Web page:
New Bank of England governor Mark Carney will become one of the most powerful central bankers in the world on Monday when he takes the reins at a crucial time for the economy.
The Canadian arrives amid mounting expectation of a change in monetary policy as the Bank looks to keep the UK recovery on track.
Hailed as the "outstanding central banker of his generation", Carney arrives from the Bank of Canada, where he is credited with helping the Canadian economy recover faster from the downturn than any other developed major nation.
He takes office amid mounting signs of recovery in the economy but recent official figures revealed how far the UK has to go before returning to its pre-crisis conditions.
Widespread revisions by the Office for National Statistics meant that the double dip recession at the end of 2011 and first half of 2012 was erased from history.
However, revised data revealed the initial recession following the financial crisis was far worse than first feared, which means the economy is now even further behind its pre-crisis level.
GDP is now 3.9% lower than its peak in the first quarter of 2008 - previously it was estimated to be 2.6% below.
One of Carney's first tasks will be to chair the Monetary Policy Committee's monthly meeting as it gathers on Wednesday and Thursday to decide on interest rates.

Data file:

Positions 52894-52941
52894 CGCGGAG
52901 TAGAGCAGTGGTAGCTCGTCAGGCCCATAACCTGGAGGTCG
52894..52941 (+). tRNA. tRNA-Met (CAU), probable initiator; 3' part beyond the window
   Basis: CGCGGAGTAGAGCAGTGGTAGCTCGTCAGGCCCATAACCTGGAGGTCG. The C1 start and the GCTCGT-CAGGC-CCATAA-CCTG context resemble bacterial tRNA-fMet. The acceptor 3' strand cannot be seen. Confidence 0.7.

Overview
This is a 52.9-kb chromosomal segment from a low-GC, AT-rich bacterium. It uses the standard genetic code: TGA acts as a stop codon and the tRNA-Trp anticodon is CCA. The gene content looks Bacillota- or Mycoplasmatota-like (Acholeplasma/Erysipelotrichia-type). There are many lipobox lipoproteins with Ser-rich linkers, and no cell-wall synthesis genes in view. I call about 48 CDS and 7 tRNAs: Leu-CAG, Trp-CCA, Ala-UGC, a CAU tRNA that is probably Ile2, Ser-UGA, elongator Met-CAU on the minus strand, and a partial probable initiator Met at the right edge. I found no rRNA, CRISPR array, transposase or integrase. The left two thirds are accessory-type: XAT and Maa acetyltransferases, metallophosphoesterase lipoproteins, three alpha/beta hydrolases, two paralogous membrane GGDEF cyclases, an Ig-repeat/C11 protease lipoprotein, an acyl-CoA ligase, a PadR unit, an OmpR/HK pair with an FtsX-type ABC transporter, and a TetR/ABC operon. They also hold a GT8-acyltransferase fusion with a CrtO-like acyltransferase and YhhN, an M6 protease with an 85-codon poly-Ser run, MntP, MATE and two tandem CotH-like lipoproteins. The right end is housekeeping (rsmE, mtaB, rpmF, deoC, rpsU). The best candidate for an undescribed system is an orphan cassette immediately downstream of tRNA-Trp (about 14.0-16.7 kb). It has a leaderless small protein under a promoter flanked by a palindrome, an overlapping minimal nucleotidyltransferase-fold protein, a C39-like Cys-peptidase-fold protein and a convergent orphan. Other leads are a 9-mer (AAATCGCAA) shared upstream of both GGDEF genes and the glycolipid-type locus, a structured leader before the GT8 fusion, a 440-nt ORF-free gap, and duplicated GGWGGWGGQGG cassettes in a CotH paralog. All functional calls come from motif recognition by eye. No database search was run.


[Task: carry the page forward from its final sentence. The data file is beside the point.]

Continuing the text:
While economists are not expecting any action in July, many believe the Bank will move to cement the recovery over the next few months.
Vicky Redwood, at consultancy Capital Economics, said: "Bold action by the new governor would help to cement any recovery, but he cannot afford to be timid."
Carney will be the first non-British citizen to govern the Bank of England in its 319-year history when he takes the helm.
Hand-picked by Chancellor George Osborne to head the Old Lady, the 48-year-old will lead an institution now
responsible for financial stability and keeping Britain's banks on an even keel - as well as its main task of monetary policy.
Carney, who will receive an £874,000 pay package - including a £5,000-a-week housing allowance - inherits a venerable institution which has expanded rapidly in recent years.
The Bank's workforce has almost doubled to 3,500 from about 1,800 in 2008.
He has already started shaking up the Bank, recently appointing a senior female banker to the new role of chief operating officer to help ''catalyse change''.
The ice hockey fan, born in Fort Smith in the Northwest Territories of Canada, describes himself as someone who knows "how to lead, when to delegate and how to forge consensus".
He studied at Harvard and Oxford universities, and had a 13-year career with Goldman Sachs before becoming deputy governor of Canada's central bank in 2003.
In 2008 he stepped up to governor, just as the financial crisis was erupting.
Whether Mr Carney - variously described as a "rock star" and the George Clooney of central banking - can sweep away the doubts of fellow policymakers remains to be seen.